Make this your lecture hall.

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The School’s field-based, university-level courses provide learning opportunities that are relevant for students in a range of majors and disciplines.  Students earn up to 20 units of upper-division credit and gain rich practical field experience in rural and remote southeastern Alaska. Follow @tatooshschool for photos and videos from the field.

3-week Intensive: May 21 – June 11, 2018

Community Ecology: Salmon, People, Place


6-week Summer Session:  June 20 – August 1, 2018

Aquatic and Terrestrial Ecology + Politics of Place


10-week Semester Equivalent:  May 21 – August 1, 2018

Community Ecology; independent travel; Aquatic and Terrestrial Ecology; and, Politics of Place


Tatoosh School students become field scientists and participate in several long-term ecological and socio-economic research programs in collaboration with our partners while gaining invaluable experience and professional connections that can last a lifetime. Tatoosh School programs apply understandings of Southeast’s dynamic terrestrial, riparian, and nearshore marine ecosystems while compiling and analyzing data that supports land managers in their evaluation of the efficacy of techniques as projects progress across the region.

Students on 3- and 6-week programs enroll in two upper-division undergraduate courses concurrently; students on a 10-week program enroll in four courses concurrently. First-year graduate students are encouraged to apply and credit is available. Learn more about earning academic credit.

 


3-week Intensive: May 21 – June 11, 2018

Community Ecology: Salmon, People, Place

5 semester or 8 quarter units

 

This 3-week intensive focuses on the communities that inhabit the heart of the Pacific Coastal Ecoregion. Conceived broadly, the course theme of community ecology launches explorations from the outer coast to the Inside Passage to study interactions at varying scales and across biological, social, biophysical, and cultural boundaries.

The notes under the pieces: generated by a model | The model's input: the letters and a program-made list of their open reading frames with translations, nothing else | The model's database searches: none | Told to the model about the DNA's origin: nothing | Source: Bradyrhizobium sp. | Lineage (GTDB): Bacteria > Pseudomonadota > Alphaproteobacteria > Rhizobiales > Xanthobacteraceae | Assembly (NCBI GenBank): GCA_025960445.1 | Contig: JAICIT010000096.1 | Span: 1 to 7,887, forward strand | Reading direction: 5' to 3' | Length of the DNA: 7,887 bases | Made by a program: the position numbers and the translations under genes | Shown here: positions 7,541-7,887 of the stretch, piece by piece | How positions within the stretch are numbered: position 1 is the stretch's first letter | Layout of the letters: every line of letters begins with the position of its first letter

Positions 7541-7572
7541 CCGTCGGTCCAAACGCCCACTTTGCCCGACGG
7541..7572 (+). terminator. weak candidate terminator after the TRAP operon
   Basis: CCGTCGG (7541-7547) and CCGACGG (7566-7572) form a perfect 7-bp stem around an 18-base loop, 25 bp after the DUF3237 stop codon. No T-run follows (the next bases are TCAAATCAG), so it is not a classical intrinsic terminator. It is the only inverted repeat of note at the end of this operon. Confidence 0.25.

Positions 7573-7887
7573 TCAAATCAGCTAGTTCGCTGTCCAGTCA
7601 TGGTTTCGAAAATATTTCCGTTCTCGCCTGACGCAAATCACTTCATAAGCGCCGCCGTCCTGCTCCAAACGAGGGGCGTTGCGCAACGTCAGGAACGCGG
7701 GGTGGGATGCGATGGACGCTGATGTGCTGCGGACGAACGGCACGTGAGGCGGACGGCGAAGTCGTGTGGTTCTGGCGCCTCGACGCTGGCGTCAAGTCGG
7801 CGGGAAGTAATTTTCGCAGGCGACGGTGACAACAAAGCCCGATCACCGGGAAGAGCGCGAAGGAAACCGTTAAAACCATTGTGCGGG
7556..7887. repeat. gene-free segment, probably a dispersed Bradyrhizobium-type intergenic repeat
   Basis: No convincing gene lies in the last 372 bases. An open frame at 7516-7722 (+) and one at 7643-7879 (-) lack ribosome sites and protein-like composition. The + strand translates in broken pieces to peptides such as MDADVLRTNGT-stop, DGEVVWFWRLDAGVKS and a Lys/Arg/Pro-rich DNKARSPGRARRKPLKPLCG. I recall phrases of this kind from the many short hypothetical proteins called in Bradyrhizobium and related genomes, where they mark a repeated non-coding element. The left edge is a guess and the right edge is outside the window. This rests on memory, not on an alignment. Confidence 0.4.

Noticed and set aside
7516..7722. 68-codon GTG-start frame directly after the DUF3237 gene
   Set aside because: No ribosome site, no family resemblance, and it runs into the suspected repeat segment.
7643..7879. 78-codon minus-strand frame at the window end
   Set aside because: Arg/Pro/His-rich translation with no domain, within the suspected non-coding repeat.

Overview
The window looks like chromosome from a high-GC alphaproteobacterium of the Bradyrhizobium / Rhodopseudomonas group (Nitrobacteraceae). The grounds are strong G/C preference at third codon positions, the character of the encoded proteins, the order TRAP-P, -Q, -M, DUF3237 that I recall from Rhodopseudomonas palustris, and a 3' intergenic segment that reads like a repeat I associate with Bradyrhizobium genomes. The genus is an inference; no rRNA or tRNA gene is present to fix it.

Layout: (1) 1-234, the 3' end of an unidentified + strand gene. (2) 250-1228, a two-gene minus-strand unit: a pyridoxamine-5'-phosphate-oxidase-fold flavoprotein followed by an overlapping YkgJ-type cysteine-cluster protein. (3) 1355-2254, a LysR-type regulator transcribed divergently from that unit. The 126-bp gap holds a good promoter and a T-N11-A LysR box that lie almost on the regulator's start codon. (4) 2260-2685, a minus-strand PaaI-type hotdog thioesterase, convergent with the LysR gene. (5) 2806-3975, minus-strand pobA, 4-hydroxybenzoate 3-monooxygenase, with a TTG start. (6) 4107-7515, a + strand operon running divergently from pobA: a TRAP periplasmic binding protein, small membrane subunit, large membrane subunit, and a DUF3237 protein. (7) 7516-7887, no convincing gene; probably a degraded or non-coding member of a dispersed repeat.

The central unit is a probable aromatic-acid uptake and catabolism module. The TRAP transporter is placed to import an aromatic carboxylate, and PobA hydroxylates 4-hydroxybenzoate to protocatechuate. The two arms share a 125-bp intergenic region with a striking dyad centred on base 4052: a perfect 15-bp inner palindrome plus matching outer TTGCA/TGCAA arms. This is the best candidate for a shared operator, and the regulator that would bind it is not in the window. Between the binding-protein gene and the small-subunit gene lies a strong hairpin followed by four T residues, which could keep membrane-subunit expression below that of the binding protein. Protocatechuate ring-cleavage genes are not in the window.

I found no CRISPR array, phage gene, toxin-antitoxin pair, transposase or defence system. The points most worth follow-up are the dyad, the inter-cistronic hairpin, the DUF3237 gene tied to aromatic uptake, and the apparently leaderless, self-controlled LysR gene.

The CE course will begin with a 4-7 day backcountry expedition in the Prince of Wales Island archipelago. The remainder of CE will be spent in the forests and rivers of Prince of Wales, with a base camp in Coffman Cove, and wrap up in the town of Wrangell. Classes will be interdisciplinary, conducted in both lecture- and activity-based formats.

Course Descriptions:

Community Ecology: Salmon, People, Place (4 semester or 6 quarter units, 410/510) examines the physical, biological, economic and political frameworks essential to informed stewardship if salmon-producing watersheds, healthy forests and communities in the Pacific Coastal Ecoregion. Students practice stream, upland forest and community survey and monitoring techniques that contribute to long-term collaborative stewardship work. A community ecology lens adds consideration of organizations and networks on the landscape and in human communities, enhancing students’ knowledge of resiliency and sustainability in the ecoregion.

Applied Methods in Field Research and Education (1 semester or 2 quarter units, 410/510) explores methods for the development and implementation of active teaching and research programs that integrate people, leadership, academics, community and ecology. Course content will explore non-formal teaching and learning techniques, place-based education, and community interaction in higher education.

 


6-week Summer Session:  June 20 – August 1, 2018

Aquatic and Terrestrial Ecology + Politics of Place

9 semester or 14 quarter units

 

The six-week core session is designed to foster first-hand learning about the ecology and human dimensions of natural resources in southern Southeast Alaska. Expedition-based and experience-centered, this program makes wild lands and the working landscape your lecture hall. A rural base camp is the jumping-off point for sea kayak expeditions on the outer coast and the Inside Passage, linked by lectures from community leaders and stakeholders and participation in long-term ecological and socioeconomic monitoring programs.

Course Descriptions: